Last Updated: 27 May 2008

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Author: dordal

Running fsck on Large Paritions in FreeBSD

If you need to run fsck on a large FreeBSD partition, you might have a bit of trouble. fsck needs a fair bit of memory to do its work, and if you don't have enough, you'll run into difficulties getting to to complete. Here are some steps to help get fsck to run:

The Error Messages

If fsck runs out of memory, you'll see something like

fsck_ufs: cannot alloc 30326 bytes for inoinfo

or

fsck_ufs: cannot increase directory list

The Fix

You need to tell the kernel that it can use more memory for a single process than it otherwise could. This is accomplished by setting kern.maxdsiz in /boot/loader.conf. By default, this 'datasize' value is set at half the installed RAM size:

[root@bergen ~]# limits
Resource limits (current):
  cputime          infinity secs
  filesize         infinity kB
  datasize           524288 kB
  stacksize           65536 kB
  coredumpsize     infinity kB
  memoryuse        infinity kB
  memorylocked     infinity kB
  maxprocesses         1789
  openfiles            3578
  sbsize           infinity bytes
  vmemoryuse       infinity kB

In /boot/loader.conf, you'll want to add:

kern.maxdsiz="2684354560" # 2.5GB

What values you use are up to you, but the general rule of thumb is that you need 1GB for every 1TB of partition that is filled with data. In my experience on FreeBSD 6.3, the actual number seems to be a little less than that, as I was able to fsck a 3.5TB filesystem with 2.5GB allocated.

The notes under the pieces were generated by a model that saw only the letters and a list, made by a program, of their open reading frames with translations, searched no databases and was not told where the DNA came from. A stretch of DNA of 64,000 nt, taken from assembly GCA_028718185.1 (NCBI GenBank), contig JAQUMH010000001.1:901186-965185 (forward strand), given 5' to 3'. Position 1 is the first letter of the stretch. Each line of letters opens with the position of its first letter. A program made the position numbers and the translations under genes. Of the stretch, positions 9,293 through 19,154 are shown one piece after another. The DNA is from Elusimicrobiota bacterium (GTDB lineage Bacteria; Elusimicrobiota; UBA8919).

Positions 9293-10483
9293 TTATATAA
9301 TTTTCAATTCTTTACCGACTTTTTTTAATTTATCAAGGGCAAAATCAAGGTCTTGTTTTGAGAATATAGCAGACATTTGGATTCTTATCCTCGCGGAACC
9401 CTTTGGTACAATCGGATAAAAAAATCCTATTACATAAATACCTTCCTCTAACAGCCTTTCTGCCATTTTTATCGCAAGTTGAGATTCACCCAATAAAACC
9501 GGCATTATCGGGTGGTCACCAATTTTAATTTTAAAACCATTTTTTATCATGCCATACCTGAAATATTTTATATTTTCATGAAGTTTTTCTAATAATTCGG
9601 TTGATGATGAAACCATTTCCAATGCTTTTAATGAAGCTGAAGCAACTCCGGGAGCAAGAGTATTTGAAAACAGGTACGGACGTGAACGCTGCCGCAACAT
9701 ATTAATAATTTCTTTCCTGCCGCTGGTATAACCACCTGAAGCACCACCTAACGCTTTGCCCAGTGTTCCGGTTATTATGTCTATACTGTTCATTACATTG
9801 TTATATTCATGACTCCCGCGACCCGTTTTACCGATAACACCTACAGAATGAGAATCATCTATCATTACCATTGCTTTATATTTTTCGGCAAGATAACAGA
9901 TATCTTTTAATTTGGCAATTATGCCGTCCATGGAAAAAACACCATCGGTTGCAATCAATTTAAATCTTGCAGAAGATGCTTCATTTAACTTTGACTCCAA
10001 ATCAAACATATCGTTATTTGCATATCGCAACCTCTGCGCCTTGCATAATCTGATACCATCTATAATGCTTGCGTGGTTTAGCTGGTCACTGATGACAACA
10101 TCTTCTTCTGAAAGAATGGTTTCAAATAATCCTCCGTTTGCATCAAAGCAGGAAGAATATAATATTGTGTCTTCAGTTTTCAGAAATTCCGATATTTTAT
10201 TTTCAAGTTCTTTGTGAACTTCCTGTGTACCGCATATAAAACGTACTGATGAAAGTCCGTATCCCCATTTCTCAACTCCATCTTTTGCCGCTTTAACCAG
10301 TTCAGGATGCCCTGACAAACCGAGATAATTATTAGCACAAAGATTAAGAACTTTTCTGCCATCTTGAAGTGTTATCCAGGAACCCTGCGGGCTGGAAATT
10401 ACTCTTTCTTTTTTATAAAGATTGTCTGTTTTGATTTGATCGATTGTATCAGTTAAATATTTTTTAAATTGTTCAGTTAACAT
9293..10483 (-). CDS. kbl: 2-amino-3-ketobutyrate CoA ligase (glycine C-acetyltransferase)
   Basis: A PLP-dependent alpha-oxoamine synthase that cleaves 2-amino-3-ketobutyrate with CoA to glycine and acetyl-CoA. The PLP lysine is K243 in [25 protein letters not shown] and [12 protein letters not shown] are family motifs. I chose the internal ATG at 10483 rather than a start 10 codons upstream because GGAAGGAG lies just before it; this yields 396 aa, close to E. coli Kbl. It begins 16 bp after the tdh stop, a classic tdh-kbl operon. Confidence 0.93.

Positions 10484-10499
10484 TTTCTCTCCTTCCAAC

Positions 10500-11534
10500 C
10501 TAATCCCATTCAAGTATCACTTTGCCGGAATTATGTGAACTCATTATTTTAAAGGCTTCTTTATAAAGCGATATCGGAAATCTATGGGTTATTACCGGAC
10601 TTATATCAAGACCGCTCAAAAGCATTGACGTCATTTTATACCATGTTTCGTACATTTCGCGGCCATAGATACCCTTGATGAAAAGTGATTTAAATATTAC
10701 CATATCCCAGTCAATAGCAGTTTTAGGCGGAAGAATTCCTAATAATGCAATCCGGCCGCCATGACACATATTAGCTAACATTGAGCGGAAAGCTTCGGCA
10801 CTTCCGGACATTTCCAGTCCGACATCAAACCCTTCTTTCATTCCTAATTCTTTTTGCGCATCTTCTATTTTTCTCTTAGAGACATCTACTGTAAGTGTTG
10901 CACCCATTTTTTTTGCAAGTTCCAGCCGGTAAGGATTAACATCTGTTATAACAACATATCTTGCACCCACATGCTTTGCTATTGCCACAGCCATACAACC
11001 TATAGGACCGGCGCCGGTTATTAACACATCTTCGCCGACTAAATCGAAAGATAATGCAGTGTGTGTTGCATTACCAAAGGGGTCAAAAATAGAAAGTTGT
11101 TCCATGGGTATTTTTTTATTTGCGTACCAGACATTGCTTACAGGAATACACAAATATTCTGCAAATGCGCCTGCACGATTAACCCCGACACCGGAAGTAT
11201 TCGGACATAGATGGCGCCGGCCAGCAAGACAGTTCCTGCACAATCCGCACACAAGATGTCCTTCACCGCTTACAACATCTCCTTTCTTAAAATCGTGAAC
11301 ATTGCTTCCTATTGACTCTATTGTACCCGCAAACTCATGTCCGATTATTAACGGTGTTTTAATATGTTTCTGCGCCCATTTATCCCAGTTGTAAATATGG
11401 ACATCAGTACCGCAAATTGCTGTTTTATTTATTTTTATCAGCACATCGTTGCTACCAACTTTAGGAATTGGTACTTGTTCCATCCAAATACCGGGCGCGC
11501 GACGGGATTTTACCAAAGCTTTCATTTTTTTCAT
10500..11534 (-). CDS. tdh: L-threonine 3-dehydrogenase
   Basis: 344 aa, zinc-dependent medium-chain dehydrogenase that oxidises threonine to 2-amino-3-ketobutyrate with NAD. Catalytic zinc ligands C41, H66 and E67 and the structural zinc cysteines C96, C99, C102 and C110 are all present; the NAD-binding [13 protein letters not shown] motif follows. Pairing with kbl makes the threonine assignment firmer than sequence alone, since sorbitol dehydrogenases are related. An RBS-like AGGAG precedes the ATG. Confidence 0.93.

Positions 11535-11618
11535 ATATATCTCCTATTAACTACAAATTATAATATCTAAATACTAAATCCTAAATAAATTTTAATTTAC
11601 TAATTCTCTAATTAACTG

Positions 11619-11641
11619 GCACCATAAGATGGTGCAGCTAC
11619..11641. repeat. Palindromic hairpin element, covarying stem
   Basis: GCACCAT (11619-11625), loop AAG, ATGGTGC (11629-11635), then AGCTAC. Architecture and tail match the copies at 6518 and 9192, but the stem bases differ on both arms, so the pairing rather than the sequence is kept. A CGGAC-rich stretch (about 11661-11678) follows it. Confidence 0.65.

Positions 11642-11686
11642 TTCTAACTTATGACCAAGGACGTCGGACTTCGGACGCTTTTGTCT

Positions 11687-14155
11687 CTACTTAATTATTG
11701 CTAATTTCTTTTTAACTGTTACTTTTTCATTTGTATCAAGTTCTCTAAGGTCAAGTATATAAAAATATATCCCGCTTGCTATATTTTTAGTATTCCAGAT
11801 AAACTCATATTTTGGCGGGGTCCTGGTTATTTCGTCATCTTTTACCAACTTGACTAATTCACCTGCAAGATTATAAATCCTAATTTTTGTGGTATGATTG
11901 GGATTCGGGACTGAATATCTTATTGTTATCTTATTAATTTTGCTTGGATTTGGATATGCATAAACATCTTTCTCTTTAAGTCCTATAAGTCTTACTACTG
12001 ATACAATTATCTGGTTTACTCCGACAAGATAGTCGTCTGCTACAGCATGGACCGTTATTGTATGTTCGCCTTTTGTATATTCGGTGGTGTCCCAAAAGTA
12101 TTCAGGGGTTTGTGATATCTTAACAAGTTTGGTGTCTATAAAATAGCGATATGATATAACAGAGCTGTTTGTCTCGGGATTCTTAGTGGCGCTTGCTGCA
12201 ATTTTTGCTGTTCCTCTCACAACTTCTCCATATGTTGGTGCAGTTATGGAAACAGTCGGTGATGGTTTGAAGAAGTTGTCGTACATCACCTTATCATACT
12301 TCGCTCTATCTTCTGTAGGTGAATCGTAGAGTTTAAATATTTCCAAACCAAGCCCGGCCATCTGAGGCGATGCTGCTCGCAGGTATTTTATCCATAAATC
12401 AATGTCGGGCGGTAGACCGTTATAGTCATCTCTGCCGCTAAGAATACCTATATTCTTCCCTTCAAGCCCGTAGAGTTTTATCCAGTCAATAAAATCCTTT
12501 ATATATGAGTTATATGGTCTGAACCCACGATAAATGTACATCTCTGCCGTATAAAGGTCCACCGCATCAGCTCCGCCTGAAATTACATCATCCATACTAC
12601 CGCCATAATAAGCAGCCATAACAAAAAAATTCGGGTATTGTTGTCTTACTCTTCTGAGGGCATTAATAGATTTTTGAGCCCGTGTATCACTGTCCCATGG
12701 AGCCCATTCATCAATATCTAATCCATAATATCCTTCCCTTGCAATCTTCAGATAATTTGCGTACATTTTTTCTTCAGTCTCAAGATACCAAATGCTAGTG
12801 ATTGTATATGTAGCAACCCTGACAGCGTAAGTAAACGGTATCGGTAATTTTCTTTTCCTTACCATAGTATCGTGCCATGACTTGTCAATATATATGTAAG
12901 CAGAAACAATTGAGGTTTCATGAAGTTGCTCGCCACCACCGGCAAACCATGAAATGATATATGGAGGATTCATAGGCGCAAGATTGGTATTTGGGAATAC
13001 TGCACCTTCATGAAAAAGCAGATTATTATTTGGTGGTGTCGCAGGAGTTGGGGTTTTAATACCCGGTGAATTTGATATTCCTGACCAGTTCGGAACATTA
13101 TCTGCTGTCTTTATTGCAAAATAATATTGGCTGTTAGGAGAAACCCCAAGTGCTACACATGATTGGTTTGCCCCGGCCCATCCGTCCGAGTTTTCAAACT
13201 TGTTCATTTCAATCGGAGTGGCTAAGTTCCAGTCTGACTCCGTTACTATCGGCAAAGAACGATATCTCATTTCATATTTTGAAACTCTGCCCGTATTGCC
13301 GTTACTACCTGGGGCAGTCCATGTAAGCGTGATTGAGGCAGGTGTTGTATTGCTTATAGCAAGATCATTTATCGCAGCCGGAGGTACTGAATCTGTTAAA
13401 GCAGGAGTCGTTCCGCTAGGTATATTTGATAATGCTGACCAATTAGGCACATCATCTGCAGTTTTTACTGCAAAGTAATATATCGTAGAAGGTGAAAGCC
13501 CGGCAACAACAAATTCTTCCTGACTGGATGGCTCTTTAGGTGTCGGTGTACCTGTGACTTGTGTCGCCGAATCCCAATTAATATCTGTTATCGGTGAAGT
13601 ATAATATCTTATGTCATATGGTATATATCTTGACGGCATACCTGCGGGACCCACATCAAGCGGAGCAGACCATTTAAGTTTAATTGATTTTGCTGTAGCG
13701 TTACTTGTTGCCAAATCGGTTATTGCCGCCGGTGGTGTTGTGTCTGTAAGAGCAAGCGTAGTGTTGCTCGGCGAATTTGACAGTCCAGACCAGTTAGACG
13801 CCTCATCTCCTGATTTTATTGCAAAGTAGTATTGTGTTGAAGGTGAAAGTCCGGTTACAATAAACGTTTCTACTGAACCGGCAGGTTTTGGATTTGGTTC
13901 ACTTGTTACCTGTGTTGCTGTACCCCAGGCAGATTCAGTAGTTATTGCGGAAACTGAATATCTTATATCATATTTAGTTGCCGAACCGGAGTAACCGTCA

If you have extra RAM sitting around, install it. fsck can use swap space, but that makes it run really slowly, and it is best if it can keep its data in RAM. The more RAM you have, the better.

The 4GB (32-bit) Limit

There is one other limit to worry about. If you're using the 32-bit i386 version of FreeBSD, your system cannot by default access more than 4GB of RAM, as that is the limit of the 32-bit address space. If you set kern.maxdsiz at, beyond, or even close to 4294967296, your system may crash on boot or during fsck. Supposedly, recompiling your kernel with PAE extensions can fix this, but I've yet to try it.

If you accidentally set the limit too high, you can unset it via the boot loader:

  • When the FreeBSD boot menu comes up, say 'Escape to Boot Prompt'
  • Type unset kern.maxdsiz
  • Type boot

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